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CoxVegas

join:2011-07-25
Las Vegas, NV
kudos:10
reply to Optimus2357

Re: [NV] Queen Beatrix of the Netherlands' Birthday Present

said by Optimus2357:

::Insert Eating popcorn GIF here::

Yea, I saw this coming. As soon as anyone mentions Caps...

Im still just curios what kind of coaxial compressors he used. Guess Im just a nerd. XD

Heh. The cable is mini RG59 - you can find it pre-assembled with the ends in a number of places. We, being a cable company, make our own, of course.

It isn't supposed to be used for high bandwidth, high frequency digital signals as it is not well shielded (only single - RG6 comes in double or quad shield), but that particular cable is 10 feet or so to our in-lab tap, so it works well enough. Plus, as you noticed, it's a lot more flexible and easier to run where we need it in a cramped lab.

Official line: Use RG6. Everywhere.

Rakeesh

join:2011-10-30
Mesa, AZ
Reviews:
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said by CoxVegas:

said by Optimus2357:

::Insert Eating popcorn GIF here::

Yea, I saw this coming. As soon as anyone mentions Caps...

Im still just curios what kind of coaxial compressors he used. Guess Im just a nerd. XD

Heh. The cable is mini RG59 - you can find it pre-assembled with the ends in a number of places. We, being a cable company, make our own, of course.

It isn't supposed to be used for high bandwidth, high frequency digital signals as it is not well shielded (only single - RG6 comes in double or quad shield), but that particular cable is 10 feet or so to our in-lab tap, so it works well enough. Plus, as you noticed, it's a lot more flexible and easier to run where we need it in a cramped lab.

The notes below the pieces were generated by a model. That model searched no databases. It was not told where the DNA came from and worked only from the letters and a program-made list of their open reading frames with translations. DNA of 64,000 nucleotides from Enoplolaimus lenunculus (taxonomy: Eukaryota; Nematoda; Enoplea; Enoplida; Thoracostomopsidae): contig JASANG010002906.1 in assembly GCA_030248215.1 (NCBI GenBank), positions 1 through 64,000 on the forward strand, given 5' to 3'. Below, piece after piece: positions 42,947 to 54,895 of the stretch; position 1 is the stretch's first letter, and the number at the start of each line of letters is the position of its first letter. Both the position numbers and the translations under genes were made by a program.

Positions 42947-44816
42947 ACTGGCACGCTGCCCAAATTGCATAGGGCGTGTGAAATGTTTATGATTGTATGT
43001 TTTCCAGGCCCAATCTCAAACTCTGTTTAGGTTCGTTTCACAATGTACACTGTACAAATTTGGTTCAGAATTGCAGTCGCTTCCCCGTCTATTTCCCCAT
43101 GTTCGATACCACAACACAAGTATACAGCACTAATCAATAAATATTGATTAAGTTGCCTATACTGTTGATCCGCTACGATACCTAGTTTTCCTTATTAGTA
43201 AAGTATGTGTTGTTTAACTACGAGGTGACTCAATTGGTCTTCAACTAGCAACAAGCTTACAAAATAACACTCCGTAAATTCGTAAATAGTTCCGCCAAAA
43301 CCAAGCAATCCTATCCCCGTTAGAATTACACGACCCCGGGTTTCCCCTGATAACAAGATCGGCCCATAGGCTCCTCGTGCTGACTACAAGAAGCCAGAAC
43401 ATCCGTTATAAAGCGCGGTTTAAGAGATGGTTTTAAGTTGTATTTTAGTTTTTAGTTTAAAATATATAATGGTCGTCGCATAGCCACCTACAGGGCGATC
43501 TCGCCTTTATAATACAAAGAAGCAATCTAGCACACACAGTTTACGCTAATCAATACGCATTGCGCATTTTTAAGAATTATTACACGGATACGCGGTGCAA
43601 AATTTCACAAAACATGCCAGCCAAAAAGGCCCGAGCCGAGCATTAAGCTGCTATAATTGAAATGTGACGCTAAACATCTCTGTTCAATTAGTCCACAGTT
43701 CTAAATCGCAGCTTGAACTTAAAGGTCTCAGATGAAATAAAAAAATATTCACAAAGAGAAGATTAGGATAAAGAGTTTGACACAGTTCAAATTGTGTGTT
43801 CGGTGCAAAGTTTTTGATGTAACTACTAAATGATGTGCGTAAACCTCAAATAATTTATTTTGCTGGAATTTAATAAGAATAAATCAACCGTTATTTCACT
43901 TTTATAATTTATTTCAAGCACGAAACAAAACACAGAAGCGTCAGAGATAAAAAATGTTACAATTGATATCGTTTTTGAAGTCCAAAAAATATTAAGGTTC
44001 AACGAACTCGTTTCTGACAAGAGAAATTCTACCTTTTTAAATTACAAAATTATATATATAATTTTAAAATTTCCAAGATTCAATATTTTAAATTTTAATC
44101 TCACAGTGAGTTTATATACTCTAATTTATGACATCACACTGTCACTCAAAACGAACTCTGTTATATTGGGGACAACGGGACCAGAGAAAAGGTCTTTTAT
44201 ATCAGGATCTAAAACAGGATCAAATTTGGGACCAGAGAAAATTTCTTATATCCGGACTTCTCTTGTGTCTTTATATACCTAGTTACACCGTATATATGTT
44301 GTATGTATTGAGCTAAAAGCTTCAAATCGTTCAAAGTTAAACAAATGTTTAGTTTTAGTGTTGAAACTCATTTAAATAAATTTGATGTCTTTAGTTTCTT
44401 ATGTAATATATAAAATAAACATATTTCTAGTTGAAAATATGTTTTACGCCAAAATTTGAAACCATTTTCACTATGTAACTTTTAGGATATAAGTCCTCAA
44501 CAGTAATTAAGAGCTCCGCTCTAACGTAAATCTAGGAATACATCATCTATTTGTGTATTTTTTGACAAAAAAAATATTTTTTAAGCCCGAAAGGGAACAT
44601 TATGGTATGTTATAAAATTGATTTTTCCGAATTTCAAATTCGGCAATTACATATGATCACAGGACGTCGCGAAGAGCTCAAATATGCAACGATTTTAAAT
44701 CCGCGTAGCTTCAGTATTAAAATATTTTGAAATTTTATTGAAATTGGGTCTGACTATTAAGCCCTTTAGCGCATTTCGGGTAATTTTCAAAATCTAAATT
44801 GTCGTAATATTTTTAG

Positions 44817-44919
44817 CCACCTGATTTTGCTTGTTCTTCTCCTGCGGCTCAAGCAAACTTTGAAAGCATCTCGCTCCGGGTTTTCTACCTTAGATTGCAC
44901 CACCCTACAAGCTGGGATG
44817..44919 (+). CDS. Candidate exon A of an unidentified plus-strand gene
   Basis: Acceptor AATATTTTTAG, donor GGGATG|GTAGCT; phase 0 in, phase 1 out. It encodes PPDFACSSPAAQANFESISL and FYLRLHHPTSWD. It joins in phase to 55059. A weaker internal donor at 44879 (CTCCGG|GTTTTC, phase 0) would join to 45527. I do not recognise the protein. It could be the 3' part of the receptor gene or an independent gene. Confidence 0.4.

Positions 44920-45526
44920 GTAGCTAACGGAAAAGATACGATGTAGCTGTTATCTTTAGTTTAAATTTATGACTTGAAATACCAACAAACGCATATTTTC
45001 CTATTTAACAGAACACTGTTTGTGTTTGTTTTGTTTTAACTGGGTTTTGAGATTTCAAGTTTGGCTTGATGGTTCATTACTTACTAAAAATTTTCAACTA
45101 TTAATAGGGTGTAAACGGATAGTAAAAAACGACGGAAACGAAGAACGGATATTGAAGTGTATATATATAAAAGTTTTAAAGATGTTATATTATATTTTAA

Official line: Use RG6. Everywhere.

Who still uses RG59 and for what purpose?


CoxVegas

join:2011-07-25
Las Vegas, NV
kudos:10

said by Rakeesh:

Who still uses RG59 and for what purpose?

Optimus2357 was asking what that thin coax cable in the picture at the start of this thread was.

We still have some in our lab for the short connections from the tap into some of the test cable modems.


Optimus2357
Premium
join:2010-11-21
West Warwick, RI
kudos:3

Oh thanks for the answer. I was hoping maybe it was something new. I have always wondered why the basic design (with improvements) have stayed the same so long. Imagine coaxial with ThermaVolt dielectric insulation, graphite nano-wrap shielding and a ICP core. Were talking cable so thin you could lay it on the wall and paint over it and not even notice. Ahh yes, but it all boils down to cost and compatibility. That's why RJ11 hasn't changed in what..60 years?